The biggest stage for women’s football is set to expand. But the statement from FIFA does not say anything about where the extra spaces will go.
The new tournament will look to expand to 32 to teams, with eight groups of four teams in each. That means the women’s edition will have the same amount of teams as the men’s do now.
The expanded World Cup will come into effect for the next edition, scheduled for 2023.
“The astounding success of this year’s FIFA Women’s World Cup in France made it very clear that this is the time to keep the momentum going and take concrete steps to foster the growth of women’s football. I am glad to see this proposal becoming a reality,” said FIFA President Gianni Infantino in a press release.
“The expansion reaches far beyond the eight additional participating teams; it means that, from now on, dozens more member associations will organise their women’s football programme knowing they have a realistic chance of qualifying. The FIFA Women’s World Cup is the most powerful trigger for the professionalisation of the women’s game, but it comes but once every four years and is only the top of a much greater pyramid.”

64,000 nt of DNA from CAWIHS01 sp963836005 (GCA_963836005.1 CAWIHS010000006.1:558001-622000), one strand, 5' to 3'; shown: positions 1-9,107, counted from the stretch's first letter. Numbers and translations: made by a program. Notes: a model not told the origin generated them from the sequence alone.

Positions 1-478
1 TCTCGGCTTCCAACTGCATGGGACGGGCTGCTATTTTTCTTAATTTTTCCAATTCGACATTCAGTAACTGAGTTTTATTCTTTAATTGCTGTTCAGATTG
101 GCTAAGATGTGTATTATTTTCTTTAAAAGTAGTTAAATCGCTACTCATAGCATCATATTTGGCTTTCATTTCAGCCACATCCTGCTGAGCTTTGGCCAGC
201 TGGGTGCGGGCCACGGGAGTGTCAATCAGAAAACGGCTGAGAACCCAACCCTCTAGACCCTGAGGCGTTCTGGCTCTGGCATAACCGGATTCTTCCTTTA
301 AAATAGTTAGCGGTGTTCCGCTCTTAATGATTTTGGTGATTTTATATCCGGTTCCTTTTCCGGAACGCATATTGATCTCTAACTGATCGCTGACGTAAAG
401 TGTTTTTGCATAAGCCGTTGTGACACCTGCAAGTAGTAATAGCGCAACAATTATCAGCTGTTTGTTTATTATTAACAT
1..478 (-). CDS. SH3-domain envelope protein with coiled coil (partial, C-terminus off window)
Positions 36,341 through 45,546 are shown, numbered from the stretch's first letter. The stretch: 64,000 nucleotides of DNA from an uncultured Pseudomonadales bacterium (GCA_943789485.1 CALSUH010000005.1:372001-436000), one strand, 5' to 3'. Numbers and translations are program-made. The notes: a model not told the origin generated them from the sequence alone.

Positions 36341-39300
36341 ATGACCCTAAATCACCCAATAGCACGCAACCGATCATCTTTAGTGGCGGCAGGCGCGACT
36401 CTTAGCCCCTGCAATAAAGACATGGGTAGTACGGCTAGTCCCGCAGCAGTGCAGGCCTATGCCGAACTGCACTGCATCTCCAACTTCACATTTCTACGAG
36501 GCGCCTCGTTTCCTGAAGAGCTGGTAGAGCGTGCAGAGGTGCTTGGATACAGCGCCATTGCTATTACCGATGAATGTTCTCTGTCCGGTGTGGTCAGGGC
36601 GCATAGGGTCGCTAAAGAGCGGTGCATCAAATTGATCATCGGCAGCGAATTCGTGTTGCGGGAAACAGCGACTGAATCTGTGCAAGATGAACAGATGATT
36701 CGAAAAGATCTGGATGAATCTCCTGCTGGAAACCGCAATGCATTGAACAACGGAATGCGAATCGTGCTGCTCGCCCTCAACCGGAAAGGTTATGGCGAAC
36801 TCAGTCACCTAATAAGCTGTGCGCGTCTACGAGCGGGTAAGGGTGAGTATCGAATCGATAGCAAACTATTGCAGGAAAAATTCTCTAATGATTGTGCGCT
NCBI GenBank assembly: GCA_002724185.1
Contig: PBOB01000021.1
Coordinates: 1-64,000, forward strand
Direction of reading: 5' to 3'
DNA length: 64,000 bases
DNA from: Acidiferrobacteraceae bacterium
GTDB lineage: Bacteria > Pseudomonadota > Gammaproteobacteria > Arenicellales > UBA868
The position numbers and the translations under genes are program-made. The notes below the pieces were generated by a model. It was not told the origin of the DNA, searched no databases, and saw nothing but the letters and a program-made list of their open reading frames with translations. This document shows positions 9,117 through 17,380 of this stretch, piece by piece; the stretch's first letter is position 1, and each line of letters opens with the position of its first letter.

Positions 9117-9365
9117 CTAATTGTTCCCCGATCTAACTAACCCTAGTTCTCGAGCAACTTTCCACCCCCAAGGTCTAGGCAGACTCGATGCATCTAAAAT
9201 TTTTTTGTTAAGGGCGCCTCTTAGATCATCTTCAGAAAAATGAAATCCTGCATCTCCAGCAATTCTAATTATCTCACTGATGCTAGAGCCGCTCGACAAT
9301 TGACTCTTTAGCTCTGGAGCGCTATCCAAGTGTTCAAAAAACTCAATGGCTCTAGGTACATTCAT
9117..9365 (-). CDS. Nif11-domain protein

Potential women’s Club World Cup
FIFA has also outlined four other points they would like to achieve for the women’s game.
- The creation of a FIFA Club World Cup for women: starting as soon as possible
- The creation of a Women’s World League: a proposal put forward already in 2017, to be played in tournaments all over the world
- To double the prize money for the next FIFA Women’s World Cup.
- To double the investment committed to women’s football over the next four-year cycle, from USD 500m to USD 1 billion.
Especially the premise of a women’s Club World Cup is enticing as it would mean the OFC would need to start up a women’s Champions League, which would, in turn, see women in Oceania play more matches.
What will the World Cup expansion mean for Oceania?
There is no confirmed news on this as of yet. But the most optimistic among us could hope for one extra guaranteed spot, while the most pessimistic would see the eight new spots be divided between the other continents.
However, what is probably more likely is that any extra spot given to Oceania would only be a half spot, so that the second team in OFC would have to go through a qualifying playoff, against a team from another confederation. Similar to what the best men’s team in the region has to do to qualify for a men’s World Cup today.
So could we finally see the likes of PNG, Fiji, New Caledonia, or even up-and-coming Samoa, take the world stage? Only the future, and FIFA, know the answer.